Researchers at the University of Glasgow in Scotland have developed an electronic “skin” that can generate and store electricity for prosthetic devices.
The technology consists of layers of a finely tuned graphite-polyurethane composite covered by graphene. The team explained that the graphite-polyurethane works as an electric supercapacitor, storing energy that can be used at any time by a prosthetic. The graphene component is said to essentially be a solar panel that converts sunlight to electricity to charge the supercapacitor.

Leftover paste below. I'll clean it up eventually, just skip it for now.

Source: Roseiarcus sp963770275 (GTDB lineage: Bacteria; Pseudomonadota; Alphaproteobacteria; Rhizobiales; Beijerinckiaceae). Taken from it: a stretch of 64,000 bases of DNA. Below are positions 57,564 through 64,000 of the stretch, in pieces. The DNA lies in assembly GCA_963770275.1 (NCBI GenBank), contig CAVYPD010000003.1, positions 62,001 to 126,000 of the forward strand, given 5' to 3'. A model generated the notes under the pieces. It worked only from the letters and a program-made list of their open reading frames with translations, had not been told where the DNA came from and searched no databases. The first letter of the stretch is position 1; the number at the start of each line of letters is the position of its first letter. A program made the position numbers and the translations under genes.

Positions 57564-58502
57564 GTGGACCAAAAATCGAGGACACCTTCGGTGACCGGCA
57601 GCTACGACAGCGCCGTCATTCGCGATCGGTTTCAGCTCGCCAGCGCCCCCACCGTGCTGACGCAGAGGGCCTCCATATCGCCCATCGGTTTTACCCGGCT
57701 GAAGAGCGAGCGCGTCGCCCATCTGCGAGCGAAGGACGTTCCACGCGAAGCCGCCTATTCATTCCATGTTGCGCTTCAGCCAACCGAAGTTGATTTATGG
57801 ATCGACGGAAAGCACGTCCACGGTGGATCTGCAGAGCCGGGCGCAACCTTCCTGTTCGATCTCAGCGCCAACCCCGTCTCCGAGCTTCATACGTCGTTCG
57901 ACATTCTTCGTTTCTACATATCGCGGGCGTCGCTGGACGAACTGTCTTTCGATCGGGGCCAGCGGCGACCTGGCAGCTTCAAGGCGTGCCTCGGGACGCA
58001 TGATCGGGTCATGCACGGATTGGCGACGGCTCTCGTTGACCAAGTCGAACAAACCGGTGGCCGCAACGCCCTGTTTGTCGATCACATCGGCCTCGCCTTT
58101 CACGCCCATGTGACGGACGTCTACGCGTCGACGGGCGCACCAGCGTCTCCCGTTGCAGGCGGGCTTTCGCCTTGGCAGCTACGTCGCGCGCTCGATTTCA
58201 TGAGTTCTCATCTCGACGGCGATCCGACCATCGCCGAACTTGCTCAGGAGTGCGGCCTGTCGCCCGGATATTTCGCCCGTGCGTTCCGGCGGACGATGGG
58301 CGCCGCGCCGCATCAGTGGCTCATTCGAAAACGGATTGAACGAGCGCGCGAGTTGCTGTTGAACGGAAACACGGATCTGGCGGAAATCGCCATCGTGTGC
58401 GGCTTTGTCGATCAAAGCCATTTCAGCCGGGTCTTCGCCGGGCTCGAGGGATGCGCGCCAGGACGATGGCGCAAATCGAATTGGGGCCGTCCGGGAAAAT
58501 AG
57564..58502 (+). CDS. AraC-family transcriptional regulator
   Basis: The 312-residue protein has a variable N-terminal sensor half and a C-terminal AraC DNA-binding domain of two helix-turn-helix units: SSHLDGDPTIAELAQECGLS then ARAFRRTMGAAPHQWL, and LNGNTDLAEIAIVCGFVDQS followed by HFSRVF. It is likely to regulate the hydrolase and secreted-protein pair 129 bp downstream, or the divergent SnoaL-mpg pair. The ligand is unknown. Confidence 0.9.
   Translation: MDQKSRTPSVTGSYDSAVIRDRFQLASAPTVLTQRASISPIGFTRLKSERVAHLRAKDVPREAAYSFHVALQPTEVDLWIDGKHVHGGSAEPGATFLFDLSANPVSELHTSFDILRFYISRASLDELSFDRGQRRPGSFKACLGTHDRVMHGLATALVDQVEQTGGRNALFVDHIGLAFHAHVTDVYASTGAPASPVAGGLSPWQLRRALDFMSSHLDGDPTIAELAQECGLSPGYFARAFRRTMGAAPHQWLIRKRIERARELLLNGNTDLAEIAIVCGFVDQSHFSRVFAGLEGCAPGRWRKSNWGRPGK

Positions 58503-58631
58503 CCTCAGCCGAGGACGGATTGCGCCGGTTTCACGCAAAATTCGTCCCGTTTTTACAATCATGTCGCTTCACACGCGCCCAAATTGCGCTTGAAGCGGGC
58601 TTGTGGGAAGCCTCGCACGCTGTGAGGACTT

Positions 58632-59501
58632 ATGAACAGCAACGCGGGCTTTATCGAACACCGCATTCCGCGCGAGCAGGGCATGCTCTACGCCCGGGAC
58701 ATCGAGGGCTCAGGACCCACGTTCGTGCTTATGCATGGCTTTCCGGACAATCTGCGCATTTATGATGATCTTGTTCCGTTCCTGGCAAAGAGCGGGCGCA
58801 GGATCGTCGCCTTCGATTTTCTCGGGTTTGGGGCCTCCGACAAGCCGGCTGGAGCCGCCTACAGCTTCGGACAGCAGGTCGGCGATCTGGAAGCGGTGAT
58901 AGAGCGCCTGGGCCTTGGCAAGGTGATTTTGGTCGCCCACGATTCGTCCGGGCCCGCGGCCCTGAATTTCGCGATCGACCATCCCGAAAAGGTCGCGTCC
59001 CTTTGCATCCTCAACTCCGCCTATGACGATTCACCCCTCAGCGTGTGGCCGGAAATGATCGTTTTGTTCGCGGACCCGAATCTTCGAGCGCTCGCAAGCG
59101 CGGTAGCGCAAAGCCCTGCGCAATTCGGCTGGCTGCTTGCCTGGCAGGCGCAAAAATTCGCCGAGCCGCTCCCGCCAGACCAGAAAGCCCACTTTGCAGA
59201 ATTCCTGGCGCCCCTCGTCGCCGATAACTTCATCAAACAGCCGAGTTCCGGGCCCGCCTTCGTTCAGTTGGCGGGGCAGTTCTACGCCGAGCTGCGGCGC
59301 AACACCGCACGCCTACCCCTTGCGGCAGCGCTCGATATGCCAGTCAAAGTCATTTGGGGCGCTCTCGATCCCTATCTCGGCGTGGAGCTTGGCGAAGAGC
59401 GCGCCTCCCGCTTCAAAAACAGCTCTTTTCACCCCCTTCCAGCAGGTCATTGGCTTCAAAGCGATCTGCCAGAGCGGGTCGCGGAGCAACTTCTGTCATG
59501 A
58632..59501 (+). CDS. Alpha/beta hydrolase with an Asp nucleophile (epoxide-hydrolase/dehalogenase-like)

The Glasgow team reportedly conducted a series of experiments using their power system, including lighting 84 bright LEDs and running high-torque motors of a prosthetic hand.
The fabricated supercapacitors (SCs) reportedly yielded a stable response for more than 15,000 charging/discharging cycles at current densities of 10 mA cm−2 and operating voltage of 2.5 V. The developed SCs are tested as energy storage devices for wide applications, like solar‐powered energy‐packs to operate 84 light‐emitting diodes (LEDs) for more than a minute and to drive the actuators of a prosthetic limb, for powering high‐torque motors and for wearable sensors.